Books for Shared Reading: Choosing Them, Changing Them

Sharing books with your child is one of the best activities you can choose for growing pre-literacy, speech, language, listening, and social skills.


By carefully choosing books, and changing them to fit your needs, you can enhance the language and listening opportunities and help have a more successful interaction with your child or student(s).


  • A good children’s librarian can be your greatest ally.  Do you know of a book that your child has enjoyed in the past?  Ask the librarian to help you find something similar, or another book by the same author.  Children’s librarians are also up on the latest releases and may have a great new book to recommend.


  • Choose books for shared reading that are one to two “steps” above your child’s current reading level or expressive/receptive language level.  When sharing books with an adult guide, children can access language higher than they could on their own, and it’s a great way to stretch their skills and introduce new vocabulary.


  • Choose books that are variations on a theme.  For example, there are many beautiful versions of the “Cinderella” story from cultures around the world.  Use a variety of these books to reinforce the basic plot of the story, while also exploring similarities and differences between the versions of the story.  Seeing multiple versions of a familiar story also helps with generalization — children don’t learn the word “bear” as tied only to one specific picture in one book of “The Three Bears,” but instead learn that the word “bear” can apply to many different pictures and actual animals in the real world.  When children have lots of different experiences to tie to a word, they avoid a rigid or narrow idea of what the word means.


Reading “Ellie’s Ears” to students from the Hearing School of the Southwest


  • Don’t be afraid to break the rules!  You don’t have to stick to the words printed on the page, start the book at the beginning, or finish the entire book if your child’s attention fades.  Is your child drawn to one particular illustration?  Stay there for as long as he wants to talk about it!  If the goal of books is to stimulate language, follow your child’s lead and spend more time on things that he wants to discuss.  (For more information on how become a master book-reader, I highly recommend The Read-Aloud Handbook by Jim Trelease.)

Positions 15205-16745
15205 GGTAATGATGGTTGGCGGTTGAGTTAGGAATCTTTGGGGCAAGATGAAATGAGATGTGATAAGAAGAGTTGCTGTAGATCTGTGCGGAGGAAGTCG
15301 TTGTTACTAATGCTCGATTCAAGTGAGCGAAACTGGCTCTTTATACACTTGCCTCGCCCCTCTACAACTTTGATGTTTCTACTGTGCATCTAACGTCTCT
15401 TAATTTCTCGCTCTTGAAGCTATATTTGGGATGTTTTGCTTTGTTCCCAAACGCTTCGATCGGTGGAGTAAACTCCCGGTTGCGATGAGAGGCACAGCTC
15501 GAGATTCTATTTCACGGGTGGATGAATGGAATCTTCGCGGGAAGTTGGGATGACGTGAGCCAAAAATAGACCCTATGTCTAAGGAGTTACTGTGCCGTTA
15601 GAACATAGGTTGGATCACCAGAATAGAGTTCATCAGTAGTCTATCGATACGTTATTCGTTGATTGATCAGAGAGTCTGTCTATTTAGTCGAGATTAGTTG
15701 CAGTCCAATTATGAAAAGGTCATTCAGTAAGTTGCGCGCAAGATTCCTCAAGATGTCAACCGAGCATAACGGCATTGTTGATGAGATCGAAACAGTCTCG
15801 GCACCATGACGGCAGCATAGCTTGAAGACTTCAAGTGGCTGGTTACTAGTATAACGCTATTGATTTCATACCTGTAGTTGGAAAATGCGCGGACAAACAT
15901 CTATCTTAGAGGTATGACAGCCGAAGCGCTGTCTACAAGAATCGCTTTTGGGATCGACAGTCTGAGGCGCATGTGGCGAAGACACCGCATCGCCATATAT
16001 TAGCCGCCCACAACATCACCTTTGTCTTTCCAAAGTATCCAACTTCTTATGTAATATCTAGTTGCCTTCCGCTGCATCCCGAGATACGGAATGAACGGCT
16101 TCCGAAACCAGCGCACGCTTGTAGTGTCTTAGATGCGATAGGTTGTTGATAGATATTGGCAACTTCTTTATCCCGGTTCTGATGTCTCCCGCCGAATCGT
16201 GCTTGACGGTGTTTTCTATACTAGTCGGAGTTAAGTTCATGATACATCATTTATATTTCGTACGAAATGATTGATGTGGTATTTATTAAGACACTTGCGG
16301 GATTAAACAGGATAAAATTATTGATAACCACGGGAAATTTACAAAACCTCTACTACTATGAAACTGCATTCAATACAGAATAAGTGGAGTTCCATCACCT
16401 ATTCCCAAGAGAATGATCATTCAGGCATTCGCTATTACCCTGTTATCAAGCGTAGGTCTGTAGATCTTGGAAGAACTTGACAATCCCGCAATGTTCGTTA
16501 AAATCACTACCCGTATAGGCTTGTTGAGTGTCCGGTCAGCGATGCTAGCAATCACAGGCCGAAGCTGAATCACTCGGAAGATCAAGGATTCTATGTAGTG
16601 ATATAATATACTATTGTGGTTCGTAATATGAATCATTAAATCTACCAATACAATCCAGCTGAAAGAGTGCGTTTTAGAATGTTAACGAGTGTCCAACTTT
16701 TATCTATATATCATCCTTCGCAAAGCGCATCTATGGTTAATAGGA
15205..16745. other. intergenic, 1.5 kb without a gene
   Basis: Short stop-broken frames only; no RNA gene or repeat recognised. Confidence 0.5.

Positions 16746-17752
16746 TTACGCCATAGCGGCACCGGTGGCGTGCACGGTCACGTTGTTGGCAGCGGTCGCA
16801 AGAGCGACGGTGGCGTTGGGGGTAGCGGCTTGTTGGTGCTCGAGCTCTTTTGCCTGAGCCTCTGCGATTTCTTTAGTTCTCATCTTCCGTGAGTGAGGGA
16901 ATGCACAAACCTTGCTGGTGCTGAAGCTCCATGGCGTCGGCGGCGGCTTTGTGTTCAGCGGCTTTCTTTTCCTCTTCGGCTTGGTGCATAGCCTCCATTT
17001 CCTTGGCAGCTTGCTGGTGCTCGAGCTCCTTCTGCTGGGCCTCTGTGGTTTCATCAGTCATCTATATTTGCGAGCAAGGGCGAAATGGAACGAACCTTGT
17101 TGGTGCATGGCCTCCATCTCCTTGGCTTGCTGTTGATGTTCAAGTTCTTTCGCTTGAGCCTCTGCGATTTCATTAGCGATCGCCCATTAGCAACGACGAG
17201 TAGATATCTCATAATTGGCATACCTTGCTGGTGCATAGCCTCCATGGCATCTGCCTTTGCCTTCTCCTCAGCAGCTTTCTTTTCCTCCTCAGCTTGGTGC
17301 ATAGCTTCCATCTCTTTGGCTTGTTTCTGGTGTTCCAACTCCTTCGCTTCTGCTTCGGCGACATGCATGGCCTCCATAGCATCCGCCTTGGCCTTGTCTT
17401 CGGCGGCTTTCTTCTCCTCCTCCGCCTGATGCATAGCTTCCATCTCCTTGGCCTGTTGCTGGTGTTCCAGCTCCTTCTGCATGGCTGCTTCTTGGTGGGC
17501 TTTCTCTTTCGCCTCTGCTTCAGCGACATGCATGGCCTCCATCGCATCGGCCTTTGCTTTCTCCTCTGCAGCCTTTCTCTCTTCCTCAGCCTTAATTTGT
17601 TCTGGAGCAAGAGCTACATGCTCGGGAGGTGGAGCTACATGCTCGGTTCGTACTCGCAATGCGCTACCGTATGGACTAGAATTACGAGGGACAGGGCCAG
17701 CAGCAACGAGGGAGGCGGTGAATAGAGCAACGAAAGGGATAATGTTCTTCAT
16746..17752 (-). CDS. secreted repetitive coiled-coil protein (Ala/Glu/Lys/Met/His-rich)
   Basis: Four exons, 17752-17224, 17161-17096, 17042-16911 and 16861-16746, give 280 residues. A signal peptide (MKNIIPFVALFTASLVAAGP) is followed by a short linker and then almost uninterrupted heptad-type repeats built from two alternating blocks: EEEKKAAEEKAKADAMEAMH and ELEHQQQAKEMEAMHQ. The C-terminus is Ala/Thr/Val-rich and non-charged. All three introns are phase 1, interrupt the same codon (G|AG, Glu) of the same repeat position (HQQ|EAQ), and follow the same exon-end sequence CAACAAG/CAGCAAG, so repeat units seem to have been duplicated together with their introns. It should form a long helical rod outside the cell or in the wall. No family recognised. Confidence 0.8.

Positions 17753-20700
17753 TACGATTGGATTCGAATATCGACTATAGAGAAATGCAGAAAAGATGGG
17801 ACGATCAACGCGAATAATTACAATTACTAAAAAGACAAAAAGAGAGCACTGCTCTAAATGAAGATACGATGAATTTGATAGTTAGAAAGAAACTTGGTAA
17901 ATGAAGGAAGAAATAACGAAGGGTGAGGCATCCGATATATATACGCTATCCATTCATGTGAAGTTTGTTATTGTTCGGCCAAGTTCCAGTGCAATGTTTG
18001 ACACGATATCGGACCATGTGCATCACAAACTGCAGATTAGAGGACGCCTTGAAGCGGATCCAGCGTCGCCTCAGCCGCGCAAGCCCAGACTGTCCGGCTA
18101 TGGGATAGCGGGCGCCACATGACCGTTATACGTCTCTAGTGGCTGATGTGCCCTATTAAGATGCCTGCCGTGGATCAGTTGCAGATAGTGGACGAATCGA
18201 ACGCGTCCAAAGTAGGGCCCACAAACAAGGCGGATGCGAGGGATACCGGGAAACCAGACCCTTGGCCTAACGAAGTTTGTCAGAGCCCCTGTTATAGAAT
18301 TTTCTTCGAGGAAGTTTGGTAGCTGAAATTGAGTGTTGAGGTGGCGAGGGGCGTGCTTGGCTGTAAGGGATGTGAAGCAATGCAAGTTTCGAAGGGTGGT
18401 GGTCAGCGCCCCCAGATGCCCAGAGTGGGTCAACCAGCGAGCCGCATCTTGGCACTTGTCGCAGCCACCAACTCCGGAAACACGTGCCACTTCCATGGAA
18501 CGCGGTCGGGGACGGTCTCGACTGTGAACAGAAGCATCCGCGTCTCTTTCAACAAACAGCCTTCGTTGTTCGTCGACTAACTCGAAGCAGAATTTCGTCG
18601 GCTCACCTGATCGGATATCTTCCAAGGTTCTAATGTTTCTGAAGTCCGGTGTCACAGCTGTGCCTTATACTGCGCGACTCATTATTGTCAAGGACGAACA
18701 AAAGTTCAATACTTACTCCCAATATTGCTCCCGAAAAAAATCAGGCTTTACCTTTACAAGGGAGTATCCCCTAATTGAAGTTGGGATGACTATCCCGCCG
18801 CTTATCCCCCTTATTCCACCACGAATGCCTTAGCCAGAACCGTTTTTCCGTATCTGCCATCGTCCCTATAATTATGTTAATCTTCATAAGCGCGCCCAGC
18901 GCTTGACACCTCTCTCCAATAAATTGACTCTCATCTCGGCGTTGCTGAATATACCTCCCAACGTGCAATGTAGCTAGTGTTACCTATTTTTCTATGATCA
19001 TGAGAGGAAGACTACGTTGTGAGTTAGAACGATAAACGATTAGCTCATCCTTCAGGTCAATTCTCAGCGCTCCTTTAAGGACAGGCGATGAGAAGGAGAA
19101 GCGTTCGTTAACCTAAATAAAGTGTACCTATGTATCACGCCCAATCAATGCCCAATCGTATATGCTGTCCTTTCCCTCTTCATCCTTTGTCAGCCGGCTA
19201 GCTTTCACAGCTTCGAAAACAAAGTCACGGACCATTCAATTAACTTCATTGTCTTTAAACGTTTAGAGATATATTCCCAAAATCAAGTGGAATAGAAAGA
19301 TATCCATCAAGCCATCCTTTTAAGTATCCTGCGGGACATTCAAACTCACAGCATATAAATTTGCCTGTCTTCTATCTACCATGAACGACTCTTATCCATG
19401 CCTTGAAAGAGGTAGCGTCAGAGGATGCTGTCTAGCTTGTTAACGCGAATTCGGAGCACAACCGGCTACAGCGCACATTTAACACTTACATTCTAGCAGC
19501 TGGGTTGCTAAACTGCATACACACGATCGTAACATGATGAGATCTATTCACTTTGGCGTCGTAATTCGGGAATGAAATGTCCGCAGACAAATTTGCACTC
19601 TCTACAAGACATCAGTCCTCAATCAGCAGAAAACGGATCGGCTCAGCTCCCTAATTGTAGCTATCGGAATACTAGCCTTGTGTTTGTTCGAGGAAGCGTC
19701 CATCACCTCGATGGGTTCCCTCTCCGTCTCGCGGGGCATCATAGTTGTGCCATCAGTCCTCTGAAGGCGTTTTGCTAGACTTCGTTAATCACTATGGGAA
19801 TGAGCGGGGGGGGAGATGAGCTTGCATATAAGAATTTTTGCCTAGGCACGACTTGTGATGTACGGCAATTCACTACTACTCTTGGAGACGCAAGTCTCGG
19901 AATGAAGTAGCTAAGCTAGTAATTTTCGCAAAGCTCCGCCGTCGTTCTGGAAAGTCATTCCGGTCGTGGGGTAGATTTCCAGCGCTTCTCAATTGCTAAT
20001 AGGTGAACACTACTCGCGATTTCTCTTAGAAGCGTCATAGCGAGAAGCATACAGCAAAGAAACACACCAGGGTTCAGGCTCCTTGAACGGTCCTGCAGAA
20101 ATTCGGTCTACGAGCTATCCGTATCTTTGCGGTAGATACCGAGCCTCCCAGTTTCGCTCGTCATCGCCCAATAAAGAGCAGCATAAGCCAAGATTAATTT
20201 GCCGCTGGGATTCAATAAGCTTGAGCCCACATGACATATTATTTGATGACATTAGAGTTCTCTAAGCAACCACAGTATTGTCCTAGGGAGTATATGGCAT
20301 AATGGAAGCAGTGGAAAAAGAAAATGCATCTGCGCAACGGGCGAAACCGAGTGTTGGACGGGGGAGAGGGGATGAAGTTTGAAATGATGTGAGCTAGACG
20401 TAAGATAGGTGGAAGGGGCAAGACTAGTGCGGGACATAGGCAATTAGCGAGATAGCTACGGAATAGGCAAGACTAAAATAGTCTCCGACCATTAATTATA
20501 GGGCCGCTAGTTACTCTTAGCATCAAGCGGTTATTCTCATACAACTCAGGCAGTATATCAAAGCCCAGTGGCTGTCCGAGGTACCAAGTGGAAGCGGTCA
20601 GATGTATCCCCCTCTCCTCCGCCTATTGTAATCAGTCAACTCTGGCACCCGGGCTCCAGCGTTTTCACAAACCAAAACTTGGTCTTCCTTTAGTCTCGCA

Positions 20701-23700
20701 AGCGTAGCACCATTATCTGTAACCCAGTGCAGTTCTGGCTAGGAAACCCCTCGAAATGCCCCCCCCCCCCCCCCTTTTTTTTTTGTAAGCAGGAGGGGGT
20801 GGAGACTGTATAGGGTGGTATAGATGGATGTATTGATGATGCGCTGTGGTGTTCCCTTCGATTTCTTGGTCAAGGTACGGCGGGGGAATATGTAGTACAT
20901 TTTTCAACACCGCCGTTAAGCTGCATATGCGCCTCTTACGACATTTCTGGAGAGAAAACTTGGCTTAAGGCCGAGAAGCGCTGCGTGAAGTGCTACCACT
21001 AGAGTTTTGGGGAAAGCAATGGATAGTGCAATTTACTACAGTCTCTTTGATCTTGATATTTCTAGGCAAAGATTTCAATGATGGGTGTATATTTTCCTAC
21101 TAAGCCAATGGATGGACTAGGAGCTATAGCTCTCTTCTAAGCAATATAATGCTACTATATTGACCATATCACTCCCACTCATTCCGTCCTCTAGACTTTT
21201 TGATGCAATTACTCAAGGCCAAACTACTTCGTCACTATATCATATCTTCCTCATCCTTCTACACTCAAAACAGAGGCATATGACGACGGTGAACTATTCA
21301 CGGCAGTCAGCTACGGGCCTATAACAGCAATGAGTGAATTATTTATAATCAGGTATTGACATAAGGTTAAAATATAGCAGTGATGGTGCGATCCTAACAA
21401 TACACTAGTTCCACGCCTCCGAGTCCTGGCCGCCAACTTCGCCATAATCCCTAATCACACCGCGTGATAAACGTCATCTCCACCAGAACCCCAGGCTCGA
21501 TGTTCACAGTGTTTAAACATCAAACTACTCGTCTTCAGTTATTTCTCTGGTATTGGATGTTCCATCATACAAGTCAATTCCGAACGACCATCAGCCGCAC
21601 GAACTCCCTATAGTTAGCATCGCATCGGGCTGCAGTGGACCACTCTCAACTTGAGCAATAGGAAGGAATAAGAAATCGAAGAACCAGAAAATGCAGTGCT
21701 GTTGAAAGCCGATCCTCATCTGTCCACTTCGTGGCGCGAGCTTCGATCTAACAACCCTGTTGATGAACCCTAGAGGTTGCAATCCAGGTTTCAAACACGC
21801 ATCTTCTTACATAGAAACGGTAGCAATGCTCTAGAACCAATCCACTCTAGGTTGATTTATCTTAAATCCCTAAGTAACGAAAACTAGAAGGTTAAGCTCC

• Add Post-It notes to cover key parts of each illustration, characters, vocabulary words, etc.  Ta-da!  You have an instant lift-the-flap book and a great way to stretch your child’s auditory skills.  Practice the technique of “tell before you show” to build your child’s ability to identify items by an auditory-only description before seeing the illustration.  Describe what’s behind the flap and have your child guess before you reveal the picture.


  • Add texture — this is especially good for children who are deaf-blind or have low vision, or children with sensory issues, but can be fun for all kids, too!  Use yarn glued around an illustration as an outline, or wikki-stix (more temporary).  Add cotton balls for clouds or sheep, or sandpaper for a beach, or feathers for a bird — the possibilities are endless!


  • Make color copies of pages of the book, then cut out pictures of key objects or characters.  Laminate, and add velcro to the back of the picture and the page of the book.  Then, you can play matching games with your child or use the cut-outs to pre-teach vocabulary.  This works best for board books with sturdy pages.


  • Put the child’s name in the story!  Re-name a character, and see if your child alerts to/recognizes his name.  It’s a great way to motivate children to listen carefully for details — you never know where your name might pop up!


  • Reading is participatory!  Let your child finish sentences or common refrains.  Talk to the characters on the page — tell a misbehaving one, “No, no!” or clap and cheer when the hero saves the day!

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